Study on processed cow’s milk published in Food Hydrocolloids journal

Riddet Institute PhD candidate Natalie Ahlborn’s milk research has appeared in Food Hydrocolloids.  Her work on processed milk being digested differently was conducted in collaboration with AgResearch and Otago University. It was funded by the Ministry of Business, Innovation and Employment. 

Milk is an essential, affordable, and accessible form of nutrition around the world, providing many necessary nutrients to the diet.  It is also one of the easiest-to-digest forms of protein, making milk an important component of healthy diets.

The research looked at the difference that heat treatment and homogenisation make to digestion transit time, given that different processes change the structure of proteins and fats, and the way fat is distributed in the milk.

The study demonstrated that commercial processing treatments of bovine milk do have an impact.  It compared the speed of gastric emptying of UHT, pasteurised homogenised, pasteurised non-homogenised and raw milks.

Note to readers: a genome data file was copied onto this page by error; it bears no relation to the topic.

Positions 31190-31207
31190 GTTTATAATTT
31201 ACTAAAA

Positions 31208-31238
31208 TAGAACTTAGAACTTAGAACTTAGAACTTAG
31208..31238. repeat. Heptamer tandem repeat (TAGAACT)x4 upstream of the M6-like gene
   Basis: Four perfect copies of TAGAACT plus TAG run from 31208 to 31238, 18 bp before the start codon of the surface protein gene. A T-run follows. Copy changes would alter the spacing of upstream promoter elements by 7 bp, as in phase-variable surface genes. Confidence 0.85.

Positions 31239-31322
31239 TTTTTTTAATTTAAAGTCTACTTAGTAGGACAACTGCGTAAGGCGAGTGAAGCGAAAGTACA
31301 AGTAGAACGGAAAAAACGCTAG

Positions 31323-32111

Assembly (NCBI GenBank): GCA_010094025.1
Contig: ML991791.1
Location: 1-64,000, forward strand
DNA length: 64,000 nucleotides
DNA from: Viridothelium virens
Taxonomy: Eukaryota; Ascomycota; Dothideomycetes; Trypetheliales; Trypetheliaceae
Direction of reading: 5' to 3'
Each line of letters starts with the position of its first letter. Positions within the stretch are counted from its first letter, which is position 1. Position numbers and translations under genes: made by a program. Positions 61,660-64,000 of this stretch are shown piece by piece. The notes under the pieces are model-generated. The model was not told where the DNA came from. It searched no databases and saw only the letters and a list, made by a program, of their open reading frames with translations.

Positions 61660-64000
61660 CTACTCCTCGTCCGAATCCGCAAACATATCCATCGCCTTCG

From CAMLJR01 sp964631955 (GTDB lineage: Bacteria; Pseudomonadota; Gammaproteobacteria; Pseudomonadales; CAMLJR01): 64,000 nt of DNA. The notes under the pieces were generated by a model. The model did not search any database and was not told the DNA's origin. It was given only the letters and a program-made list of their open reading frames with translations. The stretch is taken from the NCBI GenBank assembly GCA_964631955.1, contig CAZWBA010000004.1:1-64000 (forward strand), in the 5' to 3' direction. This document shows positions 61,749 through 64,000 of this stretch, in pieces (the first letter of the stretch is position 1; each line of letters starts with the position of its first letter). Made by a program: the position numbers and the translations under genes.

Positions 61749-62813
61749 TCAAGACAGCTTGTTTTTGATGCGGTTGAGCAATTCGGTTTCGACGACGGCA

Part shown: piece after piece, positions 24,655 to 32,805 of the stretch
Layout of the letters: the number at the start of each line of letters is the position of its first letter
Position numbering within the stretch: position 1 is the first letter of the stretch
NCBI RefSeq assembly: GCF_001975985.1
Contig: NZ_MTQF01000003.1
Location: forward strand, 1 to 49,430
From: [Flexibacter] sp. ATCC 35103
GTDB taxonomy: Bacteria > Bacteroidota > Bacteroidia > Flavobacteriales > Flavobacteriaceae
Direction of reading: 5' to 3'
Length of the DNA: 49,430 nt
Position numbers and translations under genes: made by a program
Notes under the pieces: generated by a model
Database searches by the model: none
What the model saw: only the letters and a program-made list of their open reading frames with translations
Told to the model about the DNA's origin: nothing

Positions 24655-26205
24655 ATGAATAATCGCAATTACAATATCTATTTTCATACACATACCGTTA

The research found the UHT milk was digested the fastest, followed by pasteurised homogenised milk, pasteurised non-homogenised and, finally, raw milk.  Dry matter, protein, and lipid and curd formation were also measured.  There were substantial differences in digestion of the fats and solid portions of the milks.  Natalie says the findings could lead to tailored milk products for specific consumer groups to address different nutritional needs, such as those of athletes or the elderly. 

Natalie has produced the research in visual form in the animation below:

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